The topic covered by Issue 5 of The Bulletin is “The Code of Conduct – Laying a Cornerstone for Effective Governance.” This issue discusses the importance of setting the tone at the top, defining a code of conduct, communicating and disclosing the code, broadening the focus of the code and reinforcing the code. The article concludes with a reference to vital signs that directors should keep an eye on. The cover of Issue 5 includes a sidebar listing these signs. Following is an expanded explanation of these vital signs.
- The extent to which the code of conduct is emphasized and reinforced by management in operating the company - There is little value to a code that is published but not regularly reinforced by management.
- The manner in which management engages the board - Management’s relationship with the board could be a sign of how it engages its people. For example:
- Management only brings good news and highly structured presentations to its meetings with the board. The board rarely hears bad news until it is too late.
- Management only presents plans to the board for approval and rarely seeks input or advice as plans are being developed. Insufficient time is devoted to forward- looking issues.
- The CEO controls the board’s agenda, board meetings are highly regimented and orchestrated, and directors have little opportunity to discuss issues and concerns.
If these signs exist, are they an indicator of how management works with subordinates, e.g., the CEO doesn’t really listen to his or her people? If so, does that behavior permeate the organization?
- The existence of circumstances within the organization or aspects of its culture that could lead to unethical or dysfunctional behavior - Most business environments are demanding. Unless effectively managed and checked, past successes and growth along with sustained pressures to perform can breed a “warrior culture” and a cavalier attitude that spawns reckless initiatives, unhealthy internal competition, institutional resistance to bad news, a general lack of change readiness, unrealistic stretch sales and profit goals, variable compensation plans linked to those goals, and lack of particular attention to protecting the company’s brand image. If downsizing initiatives lead to middle managers having to do more with less -- with no refinements to internal processes -- and that result is ignored by management, important internal controls can be stripped away and employees can be tempted to “cut corners” and act in an unethical manner. If management is driven by unsustainable market expectations, the emphasis on managing earnings for short-term results can lead to the generation of sales or earnings at any cost.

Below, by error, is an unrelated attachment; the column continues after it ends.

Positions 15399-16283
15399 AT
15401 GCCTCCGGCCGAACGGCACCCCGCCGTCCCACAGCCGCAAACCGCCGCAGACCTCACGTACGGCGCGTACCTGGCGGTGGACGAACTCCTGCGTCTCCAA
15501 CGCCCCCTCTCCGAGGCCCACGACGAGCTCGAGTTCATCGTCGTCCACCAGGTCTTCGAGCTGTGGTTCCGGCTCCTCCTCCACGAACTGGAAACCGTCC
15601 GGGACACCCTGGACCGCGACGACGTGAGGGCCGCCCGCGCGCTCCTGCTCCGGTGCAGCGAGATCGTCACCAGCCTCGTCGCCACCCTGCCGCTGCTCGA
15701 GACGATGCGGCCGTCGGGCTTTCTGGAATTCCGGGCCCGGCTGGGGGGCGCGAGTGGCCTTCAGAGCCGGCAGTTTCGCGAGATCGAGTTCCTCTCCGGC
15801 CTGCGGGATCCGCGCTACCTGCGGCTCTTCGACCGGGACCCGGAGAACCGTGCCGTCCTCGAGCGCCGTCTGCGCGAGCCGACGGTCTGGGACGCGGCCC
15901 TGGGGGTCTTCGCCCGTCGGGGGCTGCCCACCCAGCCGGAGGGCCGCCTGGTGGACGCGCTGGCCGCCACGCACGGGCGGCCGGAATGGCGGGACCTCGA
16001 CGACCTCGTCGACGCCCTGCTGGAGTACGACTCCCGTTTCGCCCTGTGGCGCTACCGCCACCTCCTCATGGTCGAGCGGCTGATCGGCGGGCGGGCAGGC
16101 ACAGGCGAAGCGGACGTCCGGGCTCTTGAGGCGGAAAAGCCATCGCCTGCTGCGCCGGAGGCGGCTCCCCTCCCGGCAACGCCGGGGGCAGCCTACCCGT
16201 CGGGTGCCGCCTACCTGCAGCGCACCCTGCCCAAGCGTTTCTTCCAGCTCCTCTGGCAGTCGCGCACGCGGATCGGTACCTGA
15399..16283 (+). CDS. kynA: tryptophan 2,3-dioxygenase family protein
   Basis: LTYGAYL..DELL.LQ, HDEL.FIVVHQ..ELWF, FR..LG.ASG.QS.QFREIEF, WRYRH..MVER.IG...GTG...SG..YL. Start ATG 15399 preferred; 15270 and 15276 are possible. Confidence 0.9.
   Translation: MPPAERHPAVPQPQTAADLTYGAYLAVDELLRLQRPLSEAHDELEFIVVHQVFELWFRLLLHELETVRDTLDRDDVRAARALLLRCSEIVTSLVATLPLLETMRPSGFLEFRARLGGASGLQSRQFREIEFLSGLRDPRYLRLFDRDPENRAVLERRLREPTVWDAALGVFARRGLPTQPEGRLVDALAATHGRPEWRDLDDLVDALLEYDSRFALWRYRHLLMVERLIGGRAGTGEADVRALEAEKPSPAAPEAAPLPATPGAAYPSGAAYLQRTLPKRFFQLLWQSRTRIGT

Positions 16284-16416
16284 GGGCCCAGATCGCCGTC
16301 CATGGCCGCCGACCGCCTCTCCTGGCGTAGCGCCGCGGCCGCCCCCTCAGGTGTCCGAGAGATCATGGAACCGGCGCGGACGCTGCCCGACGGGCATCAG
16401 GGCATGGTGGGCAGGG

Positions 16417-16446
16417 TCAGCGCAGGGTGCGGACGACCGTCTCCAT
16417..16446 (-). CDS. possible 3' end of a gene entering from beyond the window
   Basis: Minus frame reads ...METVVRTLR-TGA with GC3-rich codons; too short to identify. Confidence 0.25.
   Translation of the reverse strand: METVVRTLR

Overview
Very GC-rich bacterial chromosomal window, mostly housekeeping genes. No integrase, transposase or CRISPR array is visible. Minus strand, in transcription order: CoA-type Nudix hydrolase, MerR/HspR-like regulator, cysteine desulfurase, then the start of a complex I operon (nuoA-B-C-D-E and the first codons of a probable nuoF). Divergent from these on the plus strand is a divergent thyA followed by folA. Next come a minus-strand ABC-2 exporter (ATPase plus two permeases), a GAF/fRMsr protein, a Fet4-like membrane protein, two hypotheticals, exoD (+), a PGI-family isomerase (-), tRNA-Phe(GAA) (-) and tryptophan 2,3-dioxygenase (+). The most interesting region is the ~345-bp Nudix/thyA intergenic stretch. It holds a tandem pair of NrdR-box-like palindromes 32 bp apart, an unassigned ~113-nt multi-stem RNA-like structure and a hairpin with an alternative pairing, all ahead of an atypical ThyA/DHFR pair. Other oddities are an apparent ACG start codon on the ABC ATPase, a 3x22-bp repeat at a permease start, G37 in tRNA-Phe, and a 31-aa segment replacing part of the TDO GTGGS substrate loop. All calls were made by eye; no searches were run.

- The existence of direct or anecdotal evidence that the CEO and senior management lack credibility with employees - Such evidence might surface in employee surveys conducted by an independent consultant. It also can surface in other ways. Management may consistently make excuses for poor results and are unwilling to acknowledge their own errors in either strategy or execution. If the board notes that the CEO and executive management are unable to discern or are unwilling to admit when a strategy is not working or when execution of the strategy is obviously failing, it can safely bet that employees have noted it as well. A lack of management credibility within the organization can lead to immediate and lasting undesirable effects, including the loss of talent.
- The existence of direct or anecdotal evidence that certain business activities might be on the verge of running out of control - For example, is there evidence of a pattern of high-pressure sales practices, bullying negotiation tactics, disregard of regulatory authority and other similar activities? If these conditions persist unabated, could they lead to problems, even illegal acts or brand erosion, down the road?
- The identification of problem areas or process failures that may be a symptom of a potential ethics issue - When a significant problem or process failure occurs, is it a symptom of an ethical breakdown? If not, does it indicate a lack of clarity that, if addressed, might have helped to mitigate the problem or even have avoided it altogether?
- Requests to waive conflicts of interests or other significant ethics requirements - The board should pay close attention to requests from management to waive significant provisions of the code, including the immediate and long-term effects if a waiver is granted.
- The effectiveness of management’s follow-up on instances of code violations and noncompliance issues reported by “whistleblowers” and third parties - The board should be informed of matters related to financial reporting raised by “whistleblowers” as well as the identification of lack of adherence to policies and procedures by regulators and auditors. The investigation of such matters, the conclusions reached and the remedies taken should be disclosed to the board.
Success achieved at any cost does not lead to sustainability. If a combination of these and other “red flags” are noted, the board should investigate them to determine whether there are integrity issues that require particular attention at the highest levels of the organization. Where there is smoke, there may be fire.
The Bulletin (Volume 1, Issue 5 Supplement)